The Curse of ‘Yordim’: Why Israeli Jews Are Leaving the Country

The departure of Jewish immigrants from Israel is not a new phenomenon. (Photo: Rakoon, via Wikimedia Commons)

By Palestine Chronicle Staff  

Following the start of the war between Russia and Ukraine on February 24, a large number of Jews decided to immigrate to Israel under the so-called Israeli Law of Return, which allows every Jewish person in the world to immigrate to Israel and acquire citizenship.

At the end of 2022, the Jewish Agency published data regarding the number of new immigrants who arrived in Israel, boasting that the country welcomed around 70,000 new immigrants, the largest number of immigrants in 23 years.

Expectedly, most of these newcomers arrived from Ukraine and Russia. 

The problem for Israel, however, is not with new immigrants, but rather with the phenomenon known in Hebrew as ‘Yordim’ – ‘Yerida’ means ‘descent’ – a term used to describe Jews who leave the Jewish state. 

According to Israeli statistics, two months after the start of the war in Ukraine, about 1,800 Russian Jews – out of the 5,600 who benefited from the ‘Law of Return’ – actually returned to Moscow with their Israeli passports. This means that a third of the Russian Jews who arrived in Israel rushed to leave the country. 

Following the November elections, which resulted in the formation of the most extremist government in Israel’s history, the number of Israeli citizens who sought European citizenship significantly increased. 

For example, Israelis applying for French citizenship increased by 13 percent; Portuguese authorities recorded a 68% increase in citizenship applications from Israelis, and the Polish and German authorities recorded a 10% increase in the same applications over the past two months.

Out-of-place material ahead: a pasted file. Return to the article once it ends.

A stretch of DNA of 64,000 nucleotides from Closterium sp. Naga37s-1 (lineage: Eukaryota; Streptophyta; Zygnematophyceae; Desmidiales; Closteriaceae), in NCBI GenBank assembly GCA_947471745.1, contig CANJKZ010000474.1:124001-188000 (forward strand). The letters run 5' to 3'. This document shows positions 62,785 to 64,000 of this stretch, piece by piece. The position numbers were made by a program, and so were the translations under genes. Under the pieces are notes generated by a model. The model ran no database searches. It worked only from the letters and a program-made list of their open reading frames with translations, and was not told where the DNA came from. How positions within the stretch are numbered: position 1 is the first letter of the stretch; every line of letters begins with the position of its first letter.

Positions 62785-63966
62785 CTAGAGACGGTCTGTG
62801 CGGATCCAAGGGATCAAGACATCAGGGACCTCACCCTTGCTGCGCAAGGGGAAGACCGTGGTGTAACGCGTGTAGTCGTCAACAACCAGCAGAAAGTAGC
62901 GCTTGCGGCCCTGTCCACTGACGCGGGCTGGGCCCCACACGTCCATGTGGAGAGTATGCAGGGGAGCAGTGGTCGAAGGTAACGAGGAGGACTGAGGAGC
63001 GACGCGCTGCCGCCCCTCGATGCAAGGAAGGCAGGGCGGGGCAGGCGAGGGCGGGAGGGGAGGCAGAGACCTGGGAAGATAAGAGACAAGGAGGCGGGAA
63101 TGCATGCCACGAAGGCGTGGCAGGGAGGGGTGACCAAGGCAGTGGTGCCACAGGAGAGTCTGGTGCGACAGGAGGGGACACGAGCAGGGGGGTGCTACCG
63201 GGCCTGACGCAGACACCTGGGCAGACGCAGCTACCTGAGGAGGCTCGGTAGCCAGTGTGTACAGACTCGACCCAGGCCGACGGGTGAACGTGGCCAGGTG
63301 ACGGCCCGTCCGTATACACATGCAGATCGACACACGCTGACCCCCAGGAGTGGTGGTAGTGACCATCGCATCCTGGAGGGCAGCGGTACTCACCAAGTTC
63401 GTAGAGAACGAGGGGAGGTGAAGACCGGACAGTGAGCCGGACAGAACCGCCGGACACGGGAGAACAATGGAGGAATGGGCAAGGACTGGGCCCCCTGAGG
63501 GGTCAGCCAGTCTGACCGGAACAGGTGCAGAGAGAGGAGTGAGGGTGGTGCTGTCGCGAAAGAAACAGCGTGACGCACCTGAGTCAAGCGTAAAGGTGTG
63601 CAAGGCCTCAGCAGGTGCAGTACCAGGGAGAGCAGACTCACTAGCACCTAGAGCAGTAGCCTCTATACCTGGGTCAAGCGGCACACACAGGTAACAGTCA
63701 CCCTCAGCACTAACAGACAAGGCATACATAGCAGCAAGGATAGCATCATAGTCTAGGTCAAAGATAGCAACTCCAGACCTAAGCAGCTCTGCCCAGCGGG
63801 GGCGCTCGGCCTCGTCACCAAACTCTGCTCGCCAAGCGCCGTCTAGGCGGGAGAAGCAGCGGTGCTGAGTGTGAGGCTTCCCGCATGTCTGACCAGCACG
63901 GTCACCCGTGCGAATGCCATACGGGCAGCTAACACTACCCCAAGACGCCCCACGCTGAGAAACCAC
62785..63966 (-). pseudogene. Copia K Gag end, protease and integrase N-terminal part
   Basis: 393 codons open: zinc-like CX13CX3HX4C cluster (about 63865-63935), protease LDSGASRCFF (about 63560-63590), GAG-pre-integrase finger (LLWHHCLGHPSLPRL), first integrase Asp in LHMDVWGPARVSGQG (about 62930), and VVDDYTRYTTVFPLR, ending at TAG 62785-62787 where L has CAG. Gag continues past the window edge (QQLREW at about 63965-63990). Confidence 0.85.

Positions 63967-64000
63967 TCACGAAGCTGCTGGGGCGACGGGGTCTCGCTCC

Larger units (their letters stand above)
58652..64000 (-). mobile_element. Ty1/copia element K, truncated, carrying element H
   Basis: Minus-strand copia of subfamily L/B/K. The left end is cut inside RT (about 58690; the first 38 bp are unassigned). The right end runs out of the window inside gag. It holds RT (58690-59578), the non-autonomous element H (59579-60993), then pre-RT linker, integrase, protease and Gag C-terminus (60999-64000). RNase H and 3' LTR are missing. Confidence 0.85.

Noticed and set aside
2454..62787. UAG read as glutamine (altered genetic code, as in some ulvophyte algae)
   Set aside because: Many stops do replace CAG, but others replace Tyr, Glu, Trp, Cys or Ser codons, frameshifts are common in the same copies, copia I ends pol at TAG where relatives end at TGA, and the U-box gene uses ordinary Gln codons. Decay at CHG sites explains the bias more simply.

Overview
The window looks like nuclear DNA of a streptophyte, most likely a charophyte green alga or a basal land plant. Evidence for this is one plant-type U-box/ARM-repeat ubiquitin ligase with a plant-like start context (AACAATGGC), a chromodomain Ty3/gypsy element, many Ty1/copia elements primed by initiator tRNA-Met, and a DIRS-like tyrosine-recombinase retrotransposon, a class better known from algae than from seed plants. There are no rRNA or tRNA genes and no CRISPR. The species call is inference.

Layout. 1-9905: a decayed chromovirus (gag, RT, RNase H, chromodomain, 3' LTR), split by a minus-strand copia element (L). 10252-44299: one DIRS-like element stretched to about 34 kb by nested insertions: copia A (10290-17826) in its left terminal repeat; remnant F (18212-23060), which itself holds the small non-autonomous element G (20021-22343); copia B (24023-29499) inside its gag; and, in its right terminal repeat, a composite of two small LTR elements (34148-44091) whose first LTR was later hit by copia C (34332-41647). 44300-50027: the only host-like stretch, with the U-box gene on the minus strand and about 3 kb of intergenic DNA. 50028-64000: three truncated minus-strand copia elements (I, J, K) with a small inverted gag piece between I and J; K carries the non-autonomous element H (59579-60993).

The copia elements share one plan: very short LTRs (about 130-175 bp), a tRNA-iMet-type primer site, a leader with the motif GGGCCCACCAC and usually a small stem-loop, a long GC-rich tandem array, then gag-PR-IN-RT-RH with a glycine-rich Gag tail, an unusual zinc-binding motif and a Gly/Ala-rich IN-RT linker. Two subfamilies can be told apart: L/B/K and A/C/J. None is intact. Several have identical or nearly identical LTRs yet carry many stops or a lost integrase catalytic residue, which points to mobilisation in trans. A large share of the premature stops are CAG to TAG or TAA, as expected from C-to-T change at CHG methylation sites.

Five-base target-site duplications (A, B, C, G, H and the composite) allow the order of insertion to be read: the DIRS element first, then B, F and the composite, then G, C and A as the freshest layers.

The departure of Jewish immigrants from Israel is not a new phenomenon. 

Between 1948-1950, 10% of Jewish immigrants promptly left the newly established state. 

To slow down the reversed immigration, the Israeli government enacted tough measures often denying exit visas to Israeli applicants. Despite the restrictions, by 1967 more than 180,000 Israelis had immigrated. 

During the 1970s, fears of war, economic stagnation, and strong Palestinian Resistance, a sharp decline in immigration to Israel was recorded, forcing the Jewish Agency to close three immigration centers in the United States alone. 

In the past decades, the deteriorating security situation was a major reason for reversed immigration, especially during the Palestinian Intifadas – uprisings of 1987 and 2000 – which prompted some immigrants from the former Soviet Union to leave Israel for other countries. 

According to the Israeli Hebrew newspaper Maariv, up to 2020, more than 756,000 Jews left Israel to live in other countries. The reasons given include the deterioration of the economic situation, inequality, and disappointment due to the faltering peace settlement with the Palestinians, in addition to the escalation of Palestinian Resistance operations. 

It was no coincidence that the number of immigrants from Israel exceeded the number of arrivals to it on more than one occasion during the years between the First Intifada of 1987 and the Al-Aqsa Intifada of 2000. 

(, Palestine Chronicle)

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1 Comment

  1. The security issue may be a small concern but the main reason is the wildly overcrowded high cost pressure cooker environment which means people are basically chasing their own tail. The cost of property, and basic foods and essentials mean that only the very rich or very successful can afford to live there without racking up huge debts.

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